Wilson Sayre

Reporter

Wilson Sayre was born and bred in Raleigh, N.C., home of the only real barbecue in the country (we're talking East here). She graduated from the University of North Carolina-Chapel Hill, where she studied Philosophy.

Sayre took a year off school to live in a Zen monastery in Japan and quickly realized that a life of public radio would be a bit more forgiving. Upon returning to the States, she helped launch a news program at UNC’s college-radio station, WXYC. Through error and error, she taught herself how to make radio stories.

She worked with NPR member station WUNC in Chapel Hill, interning for The Story with Dick Gordon. Then she went on to help to run WUNC's Youth Radio Institute, teaching at-risk teenagers how to make radio.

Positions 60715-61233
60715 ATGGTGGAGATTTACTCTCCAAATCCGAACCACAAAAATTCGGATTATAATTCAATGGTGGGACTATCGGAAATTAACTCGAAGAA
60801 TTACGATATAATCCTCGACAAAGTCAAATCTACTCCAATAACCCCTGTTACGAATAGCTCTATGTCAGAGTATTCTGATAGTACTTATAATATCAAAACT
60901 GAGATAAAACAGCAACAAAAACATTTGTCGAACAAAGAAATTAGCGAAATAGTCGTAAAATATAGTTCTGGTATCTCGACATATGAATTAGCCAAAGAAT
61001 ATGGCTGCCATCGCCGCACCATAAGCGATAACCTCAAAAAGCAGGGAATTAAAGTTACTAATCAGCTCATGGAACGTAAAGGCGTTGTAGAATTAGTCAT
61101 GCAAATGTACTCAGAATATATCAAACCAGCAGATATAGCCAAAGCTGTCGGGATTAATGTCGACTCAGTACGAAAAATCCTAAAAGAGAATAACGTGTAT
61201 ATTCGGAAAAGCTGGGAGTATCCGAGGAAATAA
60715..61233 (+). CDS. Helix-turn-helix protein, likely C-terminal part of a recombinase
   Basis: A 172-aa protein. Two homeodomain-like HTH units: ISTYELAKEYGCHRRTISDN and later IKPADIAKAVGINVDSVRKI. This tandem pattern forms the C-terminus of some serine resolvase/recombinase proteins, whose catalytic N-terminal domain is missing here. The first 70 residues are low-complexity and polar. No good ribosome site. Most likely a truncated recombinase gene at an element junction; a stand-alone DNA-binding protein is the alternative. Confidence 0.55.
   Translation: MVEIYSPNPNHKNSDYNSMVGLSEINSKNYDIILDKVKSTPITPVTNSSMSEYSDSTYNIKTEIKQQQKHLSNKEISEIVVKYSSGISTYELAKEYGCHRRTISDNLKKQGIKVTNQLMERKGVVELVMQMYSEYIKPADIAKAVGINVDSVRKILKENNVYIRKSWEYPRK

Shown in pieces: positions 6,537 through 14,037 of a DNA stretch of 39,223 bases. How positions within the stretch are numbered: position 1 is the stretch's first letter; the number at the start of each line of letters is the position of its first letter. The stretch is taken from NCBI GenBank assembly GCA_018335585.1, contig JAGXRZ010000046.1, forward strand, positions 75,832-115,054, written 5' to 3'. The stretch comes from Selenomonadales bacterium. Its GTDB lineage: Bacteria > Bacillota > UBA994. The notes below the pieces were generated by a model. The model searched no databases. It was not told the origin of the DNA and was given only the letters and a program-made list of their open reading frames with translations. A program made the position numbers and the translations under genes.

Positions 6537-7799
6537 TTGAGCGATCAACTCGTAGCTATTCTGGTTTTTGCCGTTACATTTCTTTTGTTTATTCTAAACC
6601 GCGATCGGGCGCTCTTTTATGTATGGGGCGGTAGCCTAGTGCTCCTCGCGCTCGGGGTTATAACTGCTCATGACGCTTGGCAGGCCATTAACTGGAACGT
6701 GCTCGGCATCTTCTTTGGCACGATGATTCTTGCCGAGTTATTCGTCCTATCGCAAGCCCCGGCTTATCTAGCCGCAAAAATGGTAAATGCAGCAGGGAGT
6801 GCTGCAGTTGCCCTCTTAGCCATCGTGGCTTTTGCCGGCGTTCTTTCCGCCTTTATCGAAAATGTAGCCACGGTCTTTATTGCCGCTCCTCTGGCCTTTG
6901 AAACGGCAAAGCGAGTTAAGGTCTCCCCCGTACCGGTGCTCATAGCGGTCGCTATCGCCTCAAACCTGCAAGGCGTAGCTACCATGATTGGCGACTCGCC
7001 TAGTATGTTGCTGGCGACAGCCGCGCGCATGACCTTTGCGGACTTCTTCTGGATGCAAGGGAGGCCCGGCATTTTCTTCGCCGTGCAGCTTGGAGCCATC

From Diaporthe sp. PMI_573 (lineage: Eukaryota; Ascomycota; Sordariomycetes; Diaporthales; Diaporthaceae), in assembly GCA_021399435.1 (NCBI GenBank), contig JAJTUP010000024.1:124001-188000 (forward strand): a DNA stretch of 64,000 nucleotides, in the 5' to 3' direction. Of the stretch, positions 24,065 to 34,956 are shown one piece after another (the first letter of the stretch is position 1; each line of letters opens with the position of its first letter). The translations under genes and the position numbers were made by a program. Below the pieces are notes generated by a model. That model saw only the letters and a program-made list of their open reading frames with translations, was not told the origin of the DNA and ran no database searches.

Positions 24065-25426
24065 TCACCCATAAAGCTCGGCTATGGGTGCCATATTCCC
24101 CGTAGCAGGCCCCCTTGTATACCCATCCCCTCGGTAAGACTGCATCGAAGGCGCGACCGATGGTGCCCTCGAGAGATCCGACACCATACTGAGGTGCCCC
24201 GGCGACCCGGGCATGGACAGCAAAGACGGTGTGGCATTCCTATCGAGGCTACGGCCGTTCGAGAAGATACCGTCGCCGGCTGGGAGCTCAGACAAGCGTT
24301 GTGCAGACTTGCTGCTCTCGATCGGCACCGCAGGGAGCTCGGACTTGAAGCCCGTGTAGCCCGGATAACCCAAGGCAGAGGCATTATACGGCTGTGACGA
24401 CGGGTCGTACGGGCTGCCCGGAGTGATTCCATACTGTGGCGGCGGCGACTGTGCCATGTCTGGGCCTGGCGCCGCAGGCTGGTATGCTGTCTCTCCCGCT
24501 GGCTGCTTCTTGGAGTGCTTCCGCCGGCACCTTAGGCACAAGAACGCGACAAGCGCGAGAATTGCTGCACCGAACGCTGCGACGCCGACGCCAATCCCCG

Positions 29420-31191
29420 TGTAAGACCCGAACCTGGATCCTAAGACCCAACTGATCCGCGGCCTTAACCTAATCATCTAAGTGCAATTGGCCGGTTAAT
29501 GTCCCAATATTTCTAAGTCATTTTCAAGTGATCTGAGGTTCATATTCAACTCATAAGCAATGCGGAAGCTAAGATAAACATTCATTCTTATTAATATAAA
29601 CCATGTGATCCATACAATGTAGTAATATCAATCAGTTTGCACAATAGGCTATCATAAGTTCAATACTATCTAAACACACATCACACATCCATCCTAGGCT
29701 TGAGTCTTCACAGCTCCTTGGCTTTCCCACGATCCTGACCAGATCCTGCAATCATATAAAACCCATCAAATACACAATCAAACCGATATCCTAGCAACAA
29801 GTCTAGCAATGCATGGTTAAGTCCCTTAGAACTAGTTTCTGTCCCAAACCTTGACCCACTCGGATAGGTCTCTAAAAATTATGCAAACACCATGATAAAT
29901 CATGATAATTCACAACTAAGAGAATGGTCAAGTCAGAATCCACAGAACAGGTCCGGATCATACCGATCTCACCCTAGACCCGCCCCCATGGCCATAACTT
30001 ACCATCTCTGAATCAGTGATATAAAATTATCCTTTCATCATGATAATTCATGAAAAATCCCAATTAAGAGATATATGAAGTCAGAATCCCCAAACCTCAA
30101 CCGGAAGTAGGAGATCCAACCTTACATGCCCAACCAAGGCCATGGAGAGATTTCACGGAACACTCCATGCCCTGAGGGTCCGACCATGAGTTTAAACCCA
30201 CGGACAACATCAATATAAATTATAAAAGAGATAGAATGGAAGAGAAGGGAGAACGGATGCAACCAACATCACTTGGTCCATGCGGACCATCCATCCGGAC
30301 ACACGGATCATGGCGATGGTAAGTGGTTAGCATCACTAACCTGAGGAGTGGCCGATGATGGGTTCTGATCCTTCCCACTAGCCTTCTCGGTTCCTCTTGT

Sayre likes to keep chickens, pickle okra and make sound collages.

Sayre initially came down to WLRN in 2013 for a reporting fellowship. After that, she decided she couldn't leave. She's continued her a mission to get more Miamians to wear overalls and say y'all.

Ways to Connect

Wilson Sayre / WLRN

Outside the Shops at Sunset Place, roughly 20 people gathered Monday night. They held candles – real and battery-powered – and quietly sang.

The song was not in the spirit of holiday celebration, but of labor struggle: “We Shall Overcome.”

In October, new owners acquired Sunset Place and changed the company hired for cleaning services. The new company chose not to hire the existing workers at the outdoor mall, effectively terminating them.

Wilson Sayre / WLRN